Compressing a decade of off-to-work routine into a single harrowing opening montage, The Commuter largely takes place on a commuter train on an embellished version of the Metro-North Hudson Valley Line northbound from Grand Central. Cash-strapped, newly unemployed Liam Neeson has been forced into participating in a sporadically violent hide-and-seek contest involving the unmasking of an anonymous witness, vying with fellow wage slaves for a stack of dirty dollars. The movie’s setting is an America still traumatized by the Great Recession, a place where corruption is endemic and the dollar the root of all evil. “If you want to know what God thinks of money, look at the people he gives it to,” quoth Neeson, just before flicking off a former Goldman Sachs employee.
The premise borrows a little from Jaume Collet-Serra and Neeson’s previous jetliner-set Non-Stop (2014), though throughout his eight films the director has revealed himself as a constant tinkerer, busily reworking the instruction books of his game-movies. Along with a quite moving faith in the commonweal and in the indomitability of the noble human spirit—a throughline in the cinema of Collet-Serra, who always puts his protagonists through the wringer—The Commuter is blessed with some of the deftest setpieces in recent pop cinema memory, including one brisk, brutal close-quarters dust-up that recalls Richard Fleischer’s The Narrow Margin.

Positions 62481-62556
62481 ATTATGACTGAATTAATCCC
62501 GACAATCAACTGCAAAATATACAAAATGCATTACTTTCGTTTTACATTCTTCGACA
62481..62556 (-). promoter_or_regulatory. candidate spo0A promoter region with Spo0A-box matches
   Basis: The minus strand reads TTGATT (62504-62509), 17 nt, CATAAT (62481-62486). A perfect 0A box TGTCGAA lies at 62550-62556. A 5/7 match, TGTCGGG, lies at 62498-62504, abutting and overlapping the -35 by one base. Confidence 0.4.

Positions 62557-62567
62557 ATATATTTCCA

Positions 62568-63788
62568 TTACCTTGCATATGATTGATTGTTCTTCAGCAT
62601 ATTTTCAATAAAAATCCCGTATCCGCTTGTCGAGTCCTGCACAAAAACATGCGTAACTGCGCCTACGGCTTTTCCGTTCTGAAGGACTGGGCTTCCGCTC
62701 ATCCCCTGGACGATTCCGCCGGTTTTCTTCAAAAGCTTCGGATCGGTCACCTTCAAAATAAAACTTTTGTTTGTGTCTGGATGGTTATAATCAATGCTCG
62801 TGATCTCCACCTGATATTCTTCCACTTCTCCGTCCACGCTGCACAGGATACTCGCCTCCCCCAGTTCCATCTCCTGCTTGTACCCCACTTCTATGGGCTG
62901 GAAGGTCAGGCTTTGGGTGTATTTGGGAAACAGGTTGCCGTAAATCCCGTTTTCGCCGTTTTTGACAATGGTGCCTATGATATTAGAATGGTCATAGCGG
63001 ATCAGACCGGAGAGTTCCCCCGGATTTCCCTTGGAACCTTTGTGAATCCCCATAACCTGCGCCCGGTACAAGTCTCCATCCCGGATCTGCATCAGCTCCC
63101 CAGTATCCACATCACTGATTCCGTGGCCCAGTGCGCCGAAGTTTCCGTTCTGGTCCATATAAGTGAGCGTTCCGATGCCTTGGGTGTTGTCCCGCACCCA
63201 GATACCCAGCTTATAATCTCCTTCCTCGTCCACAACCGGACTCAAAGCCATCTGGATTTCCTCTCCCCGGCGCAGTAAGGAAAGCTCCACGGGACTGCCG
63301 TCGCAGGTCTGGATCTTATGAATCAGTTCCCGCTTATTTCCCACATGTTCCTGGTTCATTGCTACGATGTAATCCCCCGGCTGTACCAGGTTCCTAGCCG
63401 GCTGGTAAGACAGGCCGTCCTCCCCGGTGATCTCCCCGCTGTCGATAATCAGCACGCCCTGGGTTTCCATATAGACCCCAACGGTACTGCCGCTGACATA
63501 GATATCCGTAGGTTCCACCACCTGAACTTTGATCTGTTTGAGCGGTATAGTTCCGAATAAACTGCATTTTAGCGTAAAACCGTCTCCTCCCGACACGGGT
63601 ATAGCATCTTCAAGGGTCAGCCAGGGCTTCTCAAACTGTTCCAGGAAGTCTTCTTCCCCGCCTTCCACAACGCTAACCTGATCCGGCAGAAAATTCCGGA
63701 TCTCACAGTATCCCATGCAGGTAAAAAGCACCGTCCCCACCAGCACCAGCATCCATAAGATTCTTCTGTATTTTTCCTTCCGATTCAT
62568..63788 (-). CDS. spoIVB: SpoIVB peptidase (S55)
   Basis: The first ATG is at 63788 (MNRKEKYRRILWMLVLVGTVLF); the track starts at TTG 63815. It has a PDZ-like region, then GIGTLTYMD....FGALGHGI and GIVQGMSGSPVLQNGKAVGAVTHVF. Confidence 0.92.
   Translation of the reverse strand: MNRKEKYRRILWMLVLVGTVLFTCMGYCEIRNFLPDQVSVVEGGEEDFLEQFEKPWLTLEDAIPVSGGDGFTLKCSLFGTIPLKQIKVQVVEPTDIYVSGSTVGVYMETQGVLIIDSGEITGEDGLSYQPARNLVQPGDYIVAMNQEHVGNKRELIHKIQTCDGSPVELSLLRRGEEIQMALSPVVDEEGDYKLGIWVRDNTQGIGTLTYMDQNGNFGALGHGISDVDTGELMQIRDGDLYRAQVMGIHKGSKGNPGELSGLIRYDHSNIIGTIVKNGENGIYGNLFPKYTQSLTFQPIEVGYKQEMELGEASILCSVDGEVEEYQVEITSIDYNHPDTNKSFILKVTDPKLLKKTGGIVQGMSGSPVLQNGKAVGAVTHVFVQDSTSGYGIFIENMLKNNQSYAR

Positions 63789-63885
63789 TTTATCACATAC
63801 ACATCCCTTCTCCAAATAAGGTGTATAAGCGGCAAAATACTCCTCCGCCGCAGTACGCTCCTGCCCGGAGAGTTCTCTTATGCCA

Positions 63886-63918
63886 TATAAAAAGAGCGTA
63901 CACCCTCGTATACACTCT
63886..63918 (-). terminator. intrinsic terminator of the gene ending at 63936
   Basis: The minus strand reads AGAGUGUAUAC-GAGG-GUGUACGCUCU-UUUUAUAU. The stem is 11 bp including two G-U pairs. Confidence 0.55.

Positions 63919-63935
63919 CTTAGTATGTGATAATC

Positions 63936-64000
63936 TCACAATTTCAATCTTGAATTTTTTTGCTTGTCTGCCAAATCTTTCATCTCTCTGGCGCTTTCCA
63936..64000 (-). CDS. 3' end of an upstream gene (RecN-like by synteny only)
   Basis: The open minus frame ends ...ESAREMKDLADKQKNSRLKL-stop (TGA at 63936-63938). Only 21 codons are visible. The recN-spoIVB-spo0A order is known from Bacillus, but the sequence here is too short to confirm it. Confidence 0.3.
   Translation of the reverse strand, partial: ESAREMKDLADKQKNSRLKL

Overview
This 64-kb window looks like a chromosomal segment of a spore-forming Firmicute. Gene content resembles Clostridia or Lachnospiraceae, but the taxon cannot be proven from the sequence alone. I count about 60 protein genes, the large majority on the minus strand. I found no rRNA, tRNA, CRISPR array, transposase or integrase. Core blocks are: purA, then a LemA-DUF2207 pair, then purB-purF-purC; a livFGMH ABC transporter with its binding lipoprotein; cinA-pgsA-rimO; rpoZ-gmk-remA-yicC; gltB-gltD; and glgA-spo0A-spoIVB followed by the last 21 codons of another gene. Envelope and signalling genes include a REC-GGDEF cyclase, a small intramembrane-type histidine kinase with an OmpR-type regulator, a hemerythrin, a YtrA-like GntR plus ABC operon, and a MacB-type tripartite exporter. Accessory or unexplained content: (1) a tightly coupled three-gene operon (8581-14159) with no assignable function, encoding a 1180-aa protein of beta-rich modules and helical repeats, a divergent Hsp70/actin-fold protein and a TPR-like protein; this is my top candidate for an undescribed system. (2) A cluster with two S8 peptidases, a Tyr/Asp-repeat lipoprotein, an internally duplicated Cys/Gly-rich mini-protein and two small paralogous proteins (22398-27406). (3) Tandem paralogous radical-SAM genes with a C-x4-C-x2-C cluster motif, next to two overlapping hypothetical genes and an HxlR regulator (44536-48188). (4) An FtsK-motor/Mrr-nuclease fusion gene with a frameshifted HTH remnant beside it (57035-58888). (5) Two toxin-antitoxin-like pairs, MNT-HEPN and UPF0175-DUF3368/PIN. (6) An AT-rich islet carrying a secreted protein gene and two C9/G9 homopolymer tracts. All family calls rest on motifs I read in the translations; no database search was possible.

Moral and muscular, it’s the action-movie illustration of Howard Zinn’s proverb, “You can’t be neutral on a moving train.”
Translation problem: Jonathan Ali, Frédéric Jaeger, and Antoine Thirion to talk about Nelson Carlos De Los Santos Arias’s Pepe, Hong Sangsoo’s A Traveler’s Needs, Victor Kossakovsky’s Architecton, and more
Reading history: this year's edition tips the scales toward ideas about documentation and bearing witness with films like Mati Diop’s Dahomey, Hong Sangsoo’s A Traveler’s Needs, and Victor Kossakovsky’s Architecton